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The emergency supplemental bill introduced in the House of Representatives is a classic case of one step forward, two steps back. While the House bill increases funding from the White House’s grossly insufficient initial funding request, the bill fails the 3.4 million U.S. citizens of Puerto Rico in the most critical ways.
The House bill provides $81 billion in funding, compared to the initial White House request of $44 billion. Yet most current estimates for Puerto Rico recovery reach upwards of $90 billion. The $81 billion proposed by the bill is spread thin between four different disasters (Hurricanes Harvey, Irma, Maria and the California wildfires) and is insufficient to address Puerto Rico’s dire, ongoing needs. Adding insult to injury, the bill maintains untenable cost-sharing requirements for Puerto Rico and the U.S. Virgin Islands. Puerto Rico is already $72 billion in debt and cannot be expected to now shoulder major costs related to relief and recovery. Emergency disaster funding should not have strings attached, which in this case, would push Puerto Rico into an even deeper economic crisis. The bill also cruelly rejects proposals for aid to support the most vulnerable, such as funding to rebuild Women, Infant and Children (WIC) clinics.
The bill contains some language that minimally acknowledges the need for flexibility for FEMA to build back better. The limited authority granted to waive the pre-disaster condition limitation, a restriction on rebuilding that only allows FEMA to rebuild infrastructure to its pre-disaster condition, for Puerto Rico and the Virgin Islands is a tacit acknowledgement that those systems were grossly inadequate to begin with. Dangerously aging water, power and sanitation infrastructure is one of the key factors that led to this full-blown humanitarian crisis.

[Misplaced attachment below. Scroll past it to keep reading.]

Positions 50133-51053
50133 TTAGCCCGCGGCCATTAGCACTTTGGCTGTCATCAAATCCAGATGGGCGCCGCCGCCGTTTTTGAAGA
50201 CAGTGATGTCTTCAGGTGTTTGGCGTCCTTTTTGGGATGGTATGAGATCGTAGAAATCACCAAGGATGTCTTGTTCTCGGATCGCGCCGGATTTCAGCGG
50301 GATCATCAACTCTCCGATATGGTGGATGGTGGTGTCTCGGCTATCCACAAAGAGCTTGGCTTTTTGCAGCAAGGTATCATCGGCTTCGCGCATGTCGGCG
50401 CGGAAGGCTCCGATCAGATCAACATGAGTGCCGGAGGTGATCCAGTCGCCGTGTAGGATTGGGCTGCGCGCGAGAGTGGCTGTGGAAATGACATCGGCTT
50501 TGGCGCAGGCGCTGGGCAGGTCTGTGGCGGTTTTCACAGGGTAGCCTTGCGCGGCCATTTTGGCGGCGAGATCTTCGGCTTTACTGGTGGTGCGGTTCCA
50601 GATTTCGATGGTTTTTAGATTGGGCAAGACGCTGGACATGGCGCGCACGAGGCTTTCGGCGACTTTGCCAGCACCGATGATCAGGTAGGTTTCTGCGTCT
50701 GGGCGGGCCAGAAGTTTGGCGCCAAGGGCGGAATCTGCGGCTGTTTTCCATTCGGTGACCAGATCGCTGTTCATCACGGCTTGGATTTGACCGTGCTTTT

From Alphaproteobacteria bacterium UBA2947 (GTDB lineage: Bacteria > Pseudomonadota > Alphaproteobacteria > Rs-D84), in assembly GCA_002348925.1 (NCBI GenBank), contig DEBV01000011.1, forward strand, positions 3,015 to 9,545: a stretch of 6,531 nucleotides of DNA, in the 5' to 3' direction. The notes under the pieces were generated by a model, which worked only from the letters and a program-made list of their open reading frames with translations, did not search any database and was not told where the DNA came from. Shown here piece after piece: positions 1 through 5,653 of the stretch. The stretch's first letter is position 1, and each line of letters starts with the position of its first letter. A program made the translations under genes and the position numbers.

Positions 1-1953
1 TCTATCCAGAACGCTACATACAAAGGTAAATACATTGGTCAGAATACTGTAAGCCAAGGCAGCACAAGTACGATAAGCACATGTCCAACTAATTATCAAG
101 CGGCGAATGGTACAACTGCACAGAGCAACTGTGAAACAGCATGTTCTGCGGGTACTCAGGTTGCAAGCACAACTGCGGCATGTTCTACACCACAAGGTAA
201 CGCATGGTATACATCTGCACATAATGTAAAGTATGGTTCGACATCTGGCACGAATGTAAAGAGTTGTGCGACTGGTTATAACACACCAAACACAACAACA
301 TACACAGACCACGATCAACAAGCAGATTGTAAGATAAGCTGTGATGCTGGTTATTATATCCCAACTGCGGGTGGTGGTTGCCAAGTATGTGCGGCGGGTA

The unique and comprehensive nature of the disaster in Puerto Rico requires much broader authority to waive the pre-disaster condition limitations on rebuilding. By limiting flexibility to only those deemed “critical” and rejecting proposals for broader, more robust language and funding for resilience efforts, the House has hamstrung FEMA’s ability to deliver systems that can withstand future disasters, which may come as soon as the next hurricane season next fall.
Last, but not least, the essential role of local communities and partners in successful relief and recovery is missing entirely in this piece of legislation. From Oxfam’s experience working on humanitarian relief around the globe, we know that supporting local organizations and building local capacity is the best way to ensure just relief and recovery. In Puerto Rico, local groups and leaders were the first to respond and they will be there long after FEMA leaves. Aid’s effectiveness is directly proportional to how much reaches groups on the ground and how accountable it is to directly impacted communities. Yet, a commitment to support community partnerships and local capacity is nowhere in the bill.
Oxfam calls on the Senate to improve and expand this legislation so that it truly reflects the scope and scale of the emergency. They should take the opportunity to invest in human resources and resilient systems that will create a stronger Puerto Rico.